Appellant was arrested on traffic charges, along with two passengers, and was also charged with DUI. Arresting officers found under the driver's seat of the car a quantity of pills which were identified as counterfeit quaaludes, and under the passenger seat eight one-ounce bags of a substance identified as marijuana. All three were indicted jointly on a charge of possession with intent to distribute marijuana, and one co-indictee pled guilty to a charge of simple possession. At trial the other co-indictee received a directed verdict of not guilty, and appellant was found guilty as charged. Following denial of his motion for a new trial, appellant appealed, enumerating as error (1) the alleged placing of his character in issue by the state through a witness whose statement the court admitted as evidence of a similar transaction; and (2) the failure of the court to direct a verdict of not guilty at the close of the state's evidence and at the close of all evidence, and failure to grant the motion for new trial. Held:
1. Appellant is correct in his contention that the state impermissibly placed his character in issue, and that the trial court erred in admitting such evidence. A prosecution witness testified that several days after appellant had been charged with possession of marijuana with intent to distribute, appellant asked him if he knew of anyone who might be interested in buying drugs. Over appellant's objection, the court ruled the testimony admissible as evidence of a similar transaction.
(Code Ann 38-415, 38-416) prohibits admission of "evidence of general bad character or prior convictions . . . unless and until the defendant shall have put his character in issue." The recognized exceptions to this rule involve instances wherein evidence of a prior crime is held admissible because it is so closely connected with or similar to the crime charged that it tends to establish identity, motive, plan, scheme, bent of mind, or course of conduct. State v. Johnson, 246 Ga. 654 (272 SE2d 321) (1980)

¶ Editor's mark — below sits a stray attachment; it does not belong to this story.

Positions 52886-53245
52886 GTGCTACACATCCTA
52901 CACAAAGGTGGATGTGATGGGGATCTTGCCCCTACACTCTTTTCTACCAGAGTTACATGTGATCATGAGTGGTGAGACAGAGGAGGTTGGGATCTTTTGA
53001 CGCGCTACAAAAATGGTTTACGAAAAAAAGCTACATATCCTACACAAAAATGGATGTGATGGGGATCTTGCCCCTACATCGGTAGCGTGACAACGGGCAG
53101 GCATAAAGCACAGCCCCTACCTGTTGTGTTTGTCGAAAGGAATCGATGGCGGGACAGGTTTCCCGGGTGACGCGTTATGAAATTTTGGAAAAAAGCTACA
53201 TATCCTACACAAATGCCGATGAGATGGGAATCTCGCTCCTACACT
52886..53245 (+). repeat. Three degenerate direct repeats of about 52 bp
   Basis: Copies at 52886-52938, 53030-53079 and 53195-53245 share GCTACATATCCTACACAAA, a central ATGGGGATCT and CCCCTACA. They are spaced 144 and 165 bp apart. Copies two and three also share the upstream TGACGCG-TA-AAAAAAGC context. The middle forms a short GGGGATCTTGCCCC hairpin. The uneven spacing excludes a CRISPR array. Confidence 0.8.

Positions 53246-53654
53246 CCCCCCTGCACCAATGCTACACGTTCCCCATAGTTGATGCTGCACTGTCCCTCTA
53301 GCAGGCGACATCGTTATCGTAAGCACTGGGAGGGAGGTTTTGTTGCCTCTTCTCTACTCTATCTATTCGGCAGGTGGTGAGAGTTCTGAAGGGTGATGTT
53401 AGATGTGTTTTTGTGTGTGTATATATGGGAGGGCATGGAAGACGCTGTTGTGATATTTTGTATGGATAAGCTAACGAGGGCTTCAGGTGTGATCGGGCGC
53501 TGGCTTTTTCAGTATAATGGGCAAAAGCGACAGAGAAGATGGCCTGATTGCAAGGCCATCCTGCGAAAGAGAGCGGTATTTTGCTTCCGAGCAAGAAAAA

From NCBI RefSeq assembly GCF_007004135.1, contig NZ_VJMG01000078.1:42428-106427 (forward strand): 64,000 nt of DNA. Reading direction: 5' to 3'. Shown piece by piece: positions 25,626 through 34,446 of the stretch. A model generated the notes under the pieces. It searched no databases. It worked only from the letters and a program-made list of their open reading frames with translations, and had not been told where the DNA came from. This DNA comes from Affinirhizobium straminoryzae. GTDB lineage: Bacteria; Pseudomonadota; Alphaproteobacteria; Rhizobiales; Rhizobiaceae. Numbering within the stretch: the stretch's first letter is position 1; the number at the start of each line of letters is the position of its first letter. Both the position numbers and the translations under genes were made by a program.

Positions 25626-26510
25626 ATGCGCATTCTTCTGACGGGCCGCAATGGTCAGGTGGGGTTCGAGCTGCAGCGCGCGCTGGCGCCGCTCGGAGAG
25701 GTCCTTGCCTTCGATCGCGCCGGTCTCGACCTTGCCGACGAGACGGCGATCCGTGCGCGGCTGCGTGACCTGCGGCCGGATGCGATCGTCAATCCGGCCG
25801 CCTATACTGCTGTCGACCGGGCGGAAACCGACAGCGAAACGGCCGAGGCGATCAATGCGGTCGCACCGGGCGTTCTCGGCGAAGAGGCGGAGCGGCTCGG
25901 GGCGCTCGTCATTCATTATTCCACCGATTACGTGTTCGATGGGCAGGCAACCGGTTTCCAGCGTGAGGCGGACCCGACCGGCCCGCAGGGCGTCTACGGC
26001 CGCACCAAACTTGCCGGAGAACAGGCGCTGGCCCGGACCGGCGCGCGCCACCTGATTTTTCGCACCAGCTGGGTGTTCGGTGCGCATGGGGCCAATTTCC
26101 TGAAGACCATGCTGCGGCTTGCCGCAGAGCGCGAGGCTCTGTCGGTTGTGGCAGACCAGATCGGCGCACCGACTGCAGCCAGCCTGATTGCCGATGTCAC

; Larkins v. State, 230 Ga. 418 (197 SE2d 367) (1973)
; Moore v. State, 221 Ga. 636 (146 SE2d 895) (1966)
. It is undisputed that appellant in the instant case had not placed his character in issue.
Appellee relies upon Wilson v. State, 246 Ga. 445
, 446 (271 SE2d 843
) (1980), as authority for the thesis that "[e]vidence which tends to put the defendant's character in question is admissible so long as it is material to the case." The case cited in Wilson in support of this proposition, however, holds that "evidence material to the issue of the case is not inadmissible because it incidentally puts the defendant's character in issue." Whippler v. State, 218 Ga. 198
, 201 (126 SE2d 744
) (1962). (Emphasis supplied.) In other words, it is only when the primary purpose of introducing evidence of a similar prior transaction is to establish motive, identity, or the other elements enumerated, supra -- or otherwise to establish an essential element of the crime with which defendant is charged -- that the evidence is properly admitted. Cases cited by both appellant and appellee confirm that this is the proper criterion for determining the validity of proposed exceptions to the general rule of inadmissibility. See, e.g., Durham v. State, 243 Ga. 408 (254 SE2d 359) (1979)
; Hale v. State, 159 Ga. App. 563 (284 SE2d 68) (1981)
; Garrett v. State, 147 Ga. App. 666 (250 SE2d 1) (1978)
In the instant case the effect of the challenged testimony in placing defendant's character in issue can hardly be characterized as incidental": its sole apparent purpose was to do just that, by showing both "general bad character," OCGA 24-9-20
(Code Ann. 38-415, 38-416), and a specific interest in drug transactions. Moreover, the alleged conversation that was the subject of the testimony took place, if at all, after appellant had already been charged with the crime for which he was tried. It was thus neither part of the res gestae (as in Whitfield v. State, 159 Ga. App. 398 (283 SE2d 627) (1981)
or Durham v. State, supra) nor a prior similar transaction. Under the applicable criteria the trial court erred in admitting the testimony under the latter rubric. Moreover, the alleged remark, uttered by an indicted accused, the subject matter of whose alleged felony was at the time safely in police custody, could hardly be characterized as part of a viable "crime" or even a "transaction," either prior or subsequent. Compare Plemons v. State, 155 Ga. App. 447 (270 SE2d 836) (1980)
; Moss v. State, 148 Ga. App. 459 (251 SE2d 374) (1978)
2. The evidence in this case was not of such quality or quantity as to demand a directed verdict of acquittal under relevant statutory provisions, and the court therefore did not err in denying the appellant's motions. The judgment must be reversed, however, on other grounds, supra.
Lewis R. Slaton, District Attorney, Joseph J. Drolet, Benjamin H. Oehlert III, John Turner, Assistant District Attorneys, for appellee.